1. She’s trustworthy. Can be depended upon never to humiliate you with all the teeny peccadilloes that, if they became common knowledge, would compel you to jump in front of a milk truck. Perhaps you suck your teeth while reading. Maybe you simply must have warm Jell-O with saltines before retiring.
WE WERE IN LIKE with each other for a long time before we were in love. Friends for six years but always listening to other voices in other rooms. Being in like gets you through the bad patches when love is strained. But of course we didn’t know that then.
THIS IS SUPPOSED to be about Kristina, I know that, but I just want to say this about me as a way of getting closer to the subject. I’m one of those guys to whom other men—peckish little New York tailor’s-dummy types with bow ties, and big ol’ loud-talking, gin-breath, heavy-armed Delta boys, too—are always saying, “How in the world did a guy like you ever get a woman like this to agree to marry you?”
EVERY ONE WANTED TO go out with the girls who worked at the Figaro. But the girls who worked at the Figaro, who wore black leotards, barbarian sandals, and Egyptian jewelry, had no time for us. We were hardly older than they were. Like them, we were Americans from Podunk and Canarsie.
For best husbandly performance, please read these pages thoroughly. Retain for future reference
<p>To the untrained eye, the purse of a married woman is a gaping maw into which all manner of important things is fed, and from which no important thing ever returns except keys, and those only after an arduous search that often requires acrobatic skill.</p>
Sometimes the ghost of an ex-wife just won’t let go
<p>IT IS A SHRILL AND MISTY MANHATTAN DUSK: autumn 1969. A wan sliver of dying sunlight catches the windows of the skyscrapers. I am standing furtively at a street corner. Soon my wife emerges from a door across the way. No—my ex-wife. We have been divorced a fortnight, though I have yet to acknowledge the reality.</p>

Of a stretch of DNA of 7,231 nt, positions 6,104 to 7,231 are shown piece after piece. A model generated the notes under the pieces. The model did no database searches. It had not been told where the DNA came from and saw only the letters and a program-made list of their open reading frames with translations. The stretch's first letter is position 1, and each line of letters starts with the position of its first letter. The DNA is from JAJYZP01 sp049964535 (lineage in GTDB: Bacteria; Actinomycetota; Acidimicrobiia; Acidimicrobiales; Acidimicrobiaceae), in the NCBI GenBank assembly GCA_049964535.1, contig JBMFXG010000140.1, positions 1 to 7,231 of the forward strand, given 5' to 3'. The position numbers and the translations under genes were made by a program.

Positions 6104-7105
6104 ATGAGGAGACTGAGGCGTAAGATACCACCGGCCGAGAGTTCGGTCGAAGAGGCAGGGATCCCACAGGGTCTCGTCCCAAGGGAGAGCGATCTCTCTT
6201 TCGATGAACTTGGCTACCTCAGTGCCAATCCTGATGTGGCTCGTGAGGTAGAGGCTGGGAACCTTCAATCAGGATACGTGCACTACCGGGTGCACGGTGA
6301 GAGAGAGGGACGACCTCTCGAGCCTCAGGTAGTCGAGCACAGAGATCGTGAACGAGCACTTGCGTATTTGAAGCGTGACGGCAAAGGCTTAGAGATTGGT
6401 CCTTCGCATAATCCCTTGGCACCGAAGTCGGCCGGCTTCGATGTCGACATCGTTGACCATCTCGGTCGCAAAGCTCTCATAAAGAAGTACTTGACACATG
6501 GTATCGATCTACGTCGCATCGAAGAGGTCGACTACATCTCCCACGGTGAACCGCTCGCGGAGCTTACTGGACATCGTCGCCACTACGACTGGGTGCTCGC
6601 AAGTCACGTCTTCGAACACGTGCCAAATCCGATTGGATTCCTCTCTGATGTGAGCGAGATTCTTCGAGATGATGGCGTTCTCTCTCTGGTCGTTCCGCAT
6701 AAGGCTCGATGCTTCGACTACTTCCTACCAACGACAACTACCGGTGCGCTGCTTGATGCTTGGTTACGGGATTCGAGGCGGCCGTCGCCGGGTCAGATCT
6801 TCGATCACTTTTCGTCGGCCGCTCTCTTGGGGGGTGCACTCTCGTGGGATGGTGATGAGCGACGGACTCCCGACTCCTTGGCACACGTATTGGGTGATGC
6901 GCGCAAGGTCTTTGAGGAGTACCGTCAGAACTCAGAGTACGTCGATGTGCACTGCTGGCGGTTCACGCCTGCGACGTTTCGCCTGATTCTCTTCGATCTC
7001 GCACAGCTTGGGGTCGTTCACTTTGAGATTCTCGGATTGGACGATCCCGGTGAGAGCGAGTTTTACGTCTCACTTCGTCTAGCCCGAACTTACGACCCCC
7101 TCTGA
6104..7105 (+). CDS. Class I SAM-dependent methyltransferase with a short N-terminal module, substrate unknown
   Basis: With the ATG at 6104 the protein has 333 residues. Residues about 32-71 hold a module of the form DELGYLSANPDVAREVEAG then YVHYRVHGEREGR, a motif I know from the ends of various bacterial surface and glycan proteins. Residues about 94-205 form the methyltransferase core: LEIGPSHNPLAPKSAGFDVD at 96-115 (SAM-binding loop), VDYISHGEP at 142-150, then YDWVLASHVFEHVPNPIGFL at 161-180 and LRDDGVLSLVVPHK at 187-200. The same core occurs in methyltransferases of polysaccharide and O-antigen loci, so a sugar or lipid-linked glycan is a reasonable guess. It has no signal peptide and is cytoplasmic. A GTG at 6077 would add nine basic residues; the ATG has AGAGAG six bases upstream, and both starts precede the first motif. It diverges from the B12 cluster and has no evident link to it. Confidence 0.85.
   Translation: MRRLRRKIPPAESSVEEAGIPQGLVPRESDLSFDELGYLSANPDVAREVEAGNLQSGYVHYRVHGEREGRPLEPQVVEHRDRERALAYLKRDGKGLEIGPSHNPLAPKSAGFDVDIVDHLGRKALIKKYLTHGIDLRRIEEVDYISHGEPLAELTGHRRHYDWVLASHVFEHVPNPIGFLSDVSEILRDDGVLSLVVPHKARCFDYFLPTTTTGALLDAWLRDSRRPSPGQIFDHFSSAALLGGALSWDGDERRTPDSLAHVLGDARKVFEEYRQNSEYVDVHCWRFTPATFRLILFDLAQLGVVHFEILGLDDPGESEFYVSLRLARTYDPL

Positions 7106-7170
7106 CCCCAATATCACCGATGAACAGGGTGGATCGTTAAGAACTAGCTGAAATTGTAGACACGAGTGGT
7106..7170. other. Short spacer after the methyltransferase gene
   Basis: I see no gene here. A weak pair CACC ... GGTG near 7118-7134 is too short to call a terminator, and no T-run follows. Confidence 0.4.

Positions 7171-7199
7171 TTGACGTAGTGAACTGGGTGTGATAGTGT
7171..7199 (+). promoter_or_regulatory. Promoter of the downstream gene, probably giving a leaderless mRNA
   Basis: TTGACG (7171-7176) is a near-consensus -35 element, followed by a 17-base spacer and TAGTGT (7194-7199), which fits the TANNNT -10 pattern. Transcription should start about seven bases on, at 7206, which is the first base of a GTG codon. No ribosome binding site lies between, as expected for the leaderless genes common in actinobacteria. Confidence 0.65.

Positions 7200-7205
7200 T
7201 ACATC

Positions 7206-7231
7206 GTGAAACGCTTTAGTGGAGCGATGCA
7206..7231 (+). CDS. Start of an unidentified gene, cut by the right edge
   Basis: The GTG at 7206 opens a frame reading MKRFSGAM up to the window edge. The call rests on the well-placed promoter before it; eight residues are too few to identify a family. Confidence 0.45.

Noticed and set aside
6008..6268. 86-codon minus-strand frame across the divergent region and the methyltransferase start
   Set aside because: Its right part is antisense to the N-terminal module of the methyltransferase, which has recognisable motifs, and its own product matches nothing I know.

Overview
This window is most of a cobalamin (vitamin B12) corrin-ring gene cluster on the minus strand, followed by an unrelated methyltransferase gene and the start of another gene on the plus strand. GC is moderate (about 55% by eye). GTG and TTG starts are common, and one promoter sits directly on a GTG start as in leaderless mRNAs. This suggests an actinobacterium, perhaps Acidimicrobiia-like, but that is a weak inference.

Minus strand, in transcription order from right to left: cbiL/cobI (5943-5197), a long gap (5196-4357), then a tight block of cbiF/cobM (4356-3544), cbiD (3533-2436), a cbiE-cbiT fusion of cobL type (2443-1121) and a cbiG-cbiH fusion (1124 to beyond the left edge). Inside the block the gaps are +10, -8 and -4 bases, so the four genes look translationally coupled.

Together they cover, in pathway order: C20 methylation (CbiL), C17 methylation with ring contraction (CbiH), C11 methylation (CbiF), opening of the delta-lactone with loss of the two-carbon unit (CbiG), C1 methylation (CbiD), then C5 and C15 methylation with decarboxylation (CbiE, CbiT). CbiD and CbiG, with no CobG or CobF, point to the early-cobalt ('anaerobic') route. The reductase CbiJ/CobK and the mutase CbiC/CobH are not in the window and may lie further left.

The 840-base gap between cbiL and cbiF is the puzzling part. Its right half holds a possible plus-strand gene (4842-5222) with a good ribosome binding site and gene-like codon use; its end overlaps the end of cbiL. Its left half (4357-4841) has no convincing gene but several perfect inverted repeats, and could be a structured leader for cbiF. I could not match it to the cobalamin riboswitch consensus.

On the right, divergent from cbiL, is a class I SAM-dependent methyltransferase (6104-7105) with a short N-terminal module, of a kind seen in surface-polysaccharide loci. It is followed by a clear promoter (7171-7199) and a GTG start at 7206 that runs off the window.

Duuuuuuuude! This will be the summer of the groovy shirt—jungle prints and floral prints and what the rag trade is calling “mambo” prints, everything wild and untucked and drapey. Timothy Hutton, seen most recently in the movie Q & A and the Broadway play Prelude to a Kiss, is seen here in a tarot-card-print number.
I BELIEVE A BATHROOM wastebasket should be placed where I can pop a dull razor cartridge directly into it—where it can be used. Or at least I thought I knew this, until, at thirty-six, I got married. My wife feels a bathroom wastebasket should go where it cannot be seen, under the sink.
HE WAS A LIFELONG BACHELOR. SHE WAS READY TO COMMIT. HE WAS PUNCTUAL. SHE WAS FOREVER LATE. HIS BODY WAS A TEMPLE. HERS WAS A CHIMNEY. HAS THERE EVER BEEN A MARRIAGE BUILT ON LESS?
<p>I’M THIRTY-SIX YEARS OLD and I’ve never been married. ∎ I’ve written two novels, a book of nonfiction, a TV movie or two, sitcoms out the ol’ wazoo, and several feature films. I co-invented Rotisserie League Baseball and I run a reasonably large and successful publishing company.</p>
I TRIED TO LOVE PETER but soon had to accept that my best efforts were destined to fail. I cajoled, I flirted, I listened, I tried to please, but nothing I could do or say sparked a feeling sufficient to rival the bottomless love he has for himself.
<p>How It Got Like This Memphis may be the one town in America where Elvis is never seen anymore. The very hint of a possibility that he might be alive must terrify city fathers. For if he were, what would happen to the 650,000-or-so folk (a number approximately equal to the city’s population) who visit his home each year?</p>
Charles Stuart’s hunger for a new life meant doing something wicked to the one he had
<p>FROM A MARKETING PERSPECTIVE, this murder had just about everything. At its center, it had the white, attractive, middle-class couple so critical for mass appeal. It had the necessary measure of sudden, unseemly violence, not only against a loving wife, but also, and even more disturbing, against an unborn child.</p>
WHAT IS one eighth of an inch thick, weighs one ounce, and, if you’re not careful, can your finger, not to mention your marriage, green? ■ It’s your wedding ring, and depending on how you look at it, it’s either the ultimate symbol of your troth or a suffocating chastity belt worn for all the wrong reasons.
THE SUMMER NIGHT you strolled up to our house, dressed in a white linen suit and carrying lilacs you’d lifted from your mother’s yard—that was when I knew that all was lost for love. It was like hearing the metal tumbler fall and drop in a dead-bolt lock, so absolute was my conviction.
Dear Lee, Self-appointed do-gooders, bustling about vacuuming and Pledge-ing the language and posting its tedious household dos and don’ts—down with cantankerous semantic nitpickers. And we all know who they are, hmmm? Certainly not the undersigned, a linguistic regular guy who couldn’t tell a gerund from a Garand rifle; but having thus so endearingly exempted myself from any taint of didacticism, am I allowed just one tiny, heartfelt carp?